That the President of the United States is hereby authorized and empowered to employ such part of the land or naval forces of the United States as shall be necessary to carry out the purposes of this Act. (Sept. 8, 1916, sec. 806.)
The master or person having the charge or command of any vessel bound to a foreign port, shall deliver to the collector of the district from which such vessel is about to depart, a manifest 1 of all the cargo on board the same, and the value thereof, by him subscribed, and shall swear to the truth thereof; whereupon the collector shall grant a clearance for such vessel and her cargo, but without specifying the particulars thereof in the clearance, unless required by the master or other person having the charge or command of such vessel so to do. If any vessel bound to a foreign port departs on her voyage to such foreign port without delivering such manifest and obtaining a clearance, as hereby required, the master or other person having the charge or command of such vessel shall be liable to a penalty of five hundred dollars for every such offense. (R. S. 4197 ; Ápr. 29, 1902. See act of June 15, 1917, Title V, sec. 4, p. 338.) Master's Oath.
The oath to be taken by the master or commander of the vessel shall be as follows:
I, (insert the name), master or commander of the (insert the denomination and name of the vessel), bound from the port of (insert the name of the port or place sailing from) to (insert the name of the port or place bound to), do solemnly, sincerely, and truly swear (or affirm, as the case may be) that the manifest of the cargo on board the said (insert denomination and name of the vessel) now delivered by me to the collector of this district, and subscribed with my name, contains, according to the best of my knowledge and belief, a full, just, and true account of all the goods, wares, and merchandise now actually laden on board the said vessel, and of the value thereof; and if any other goods, wares, or merchandise shall be laden or put on board the said (insert denomination and name of vessel) previous to her sailing from this port, I will immediately re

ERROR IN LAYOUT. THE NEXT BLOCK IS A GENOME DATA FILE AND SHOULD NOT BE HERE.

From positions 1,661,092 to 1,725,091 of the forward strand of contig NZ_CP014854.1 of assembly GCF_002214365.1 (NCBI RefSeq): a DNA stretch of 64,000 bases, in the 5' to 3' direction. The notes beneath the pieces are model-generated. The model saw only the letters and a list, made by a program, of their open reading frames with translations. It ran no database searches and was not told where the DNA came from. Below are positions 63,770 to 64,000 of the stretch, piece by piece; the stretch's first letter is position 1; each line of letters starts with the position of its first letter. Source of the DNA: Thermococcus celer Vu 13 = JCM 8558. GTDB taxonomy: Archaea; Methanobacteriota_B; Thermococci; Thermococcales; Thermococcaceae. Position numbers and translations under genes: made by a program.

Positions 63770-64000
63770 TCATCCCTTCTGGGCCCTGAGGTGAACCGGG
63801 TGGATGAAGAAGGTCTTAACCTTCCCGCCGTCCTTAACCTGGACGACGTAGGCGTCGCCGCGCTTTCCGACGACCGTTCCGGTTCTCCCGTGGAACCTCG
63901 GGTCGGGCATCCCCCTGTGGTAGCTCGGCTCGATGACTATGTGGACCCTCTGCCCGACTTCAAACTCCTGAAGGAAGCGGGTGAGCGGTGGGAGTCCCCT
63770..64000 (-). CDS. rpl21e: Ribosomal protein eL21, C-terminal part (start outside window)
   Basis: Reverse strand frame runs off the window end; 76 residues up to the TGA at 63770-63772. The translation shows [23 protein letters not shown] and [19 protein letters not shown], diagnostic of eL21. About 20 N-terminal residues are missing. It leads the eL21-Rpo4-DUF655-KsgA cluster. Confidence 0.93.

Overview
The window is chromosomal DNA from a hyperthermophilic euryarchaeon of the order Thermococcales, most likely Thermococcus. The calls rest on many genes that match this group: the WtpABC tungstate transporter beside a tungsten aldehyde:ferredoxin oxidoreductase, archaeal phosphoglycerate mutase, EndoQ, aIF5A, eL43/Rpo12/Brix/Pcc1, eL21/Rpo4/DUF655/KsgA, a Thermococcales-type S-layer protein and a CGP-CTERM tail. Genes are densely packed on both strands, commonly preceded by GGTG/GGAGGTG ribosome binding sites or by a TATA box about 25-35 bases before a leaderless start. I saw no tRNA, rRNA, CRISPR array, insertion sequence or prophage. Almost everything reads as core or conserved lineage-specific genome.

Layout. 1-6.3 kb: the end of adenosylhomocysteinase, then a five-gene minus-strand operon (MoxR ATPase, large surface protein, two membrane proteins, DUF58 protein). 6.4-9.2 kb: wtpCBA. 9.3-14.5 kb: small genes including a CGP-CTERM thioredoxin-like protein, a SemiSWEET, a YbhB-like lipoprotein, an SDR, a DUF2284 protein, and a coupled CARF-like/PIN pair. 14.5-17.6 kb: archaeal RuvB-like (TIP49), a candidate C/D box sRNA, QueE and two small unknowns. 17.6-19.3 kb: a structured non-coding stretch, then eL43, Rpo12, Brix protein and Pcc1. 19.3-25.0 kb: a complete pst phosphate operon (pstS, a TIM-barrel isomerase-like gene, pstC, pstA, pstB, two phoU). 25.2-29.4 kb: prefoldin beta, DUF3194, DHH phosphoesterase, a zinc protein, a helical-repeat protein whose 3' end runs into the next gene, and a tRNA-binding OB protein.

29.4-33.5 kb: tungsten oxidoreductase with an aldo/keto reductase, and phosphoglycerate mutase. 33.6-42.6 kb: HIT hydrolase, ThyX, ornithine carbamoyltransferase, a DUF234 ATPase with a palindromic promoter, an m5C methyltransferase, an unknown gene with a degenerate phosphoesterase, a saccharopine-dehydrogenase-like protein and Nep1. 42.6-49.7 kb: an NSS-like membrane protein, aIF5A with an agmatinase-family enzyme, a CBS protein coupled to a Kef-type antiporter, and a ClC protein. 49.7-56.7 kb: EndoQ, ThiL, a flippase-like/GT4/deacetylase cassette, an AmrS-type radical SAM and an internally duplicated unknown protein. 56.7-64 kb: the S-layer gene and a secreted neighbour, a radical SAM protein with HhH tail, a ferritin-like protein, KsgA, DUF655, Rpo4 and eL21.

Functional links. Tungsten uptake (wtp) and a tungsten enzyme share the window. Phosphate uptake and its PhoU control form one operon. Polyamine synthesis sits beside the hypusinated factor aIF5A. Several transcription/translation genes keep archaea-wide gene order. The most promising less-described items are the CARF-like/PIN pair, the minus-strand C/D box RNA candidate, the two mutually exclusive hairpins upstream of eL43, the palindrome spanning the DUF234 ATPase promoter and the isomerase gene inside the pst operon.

: Vessel's manifest.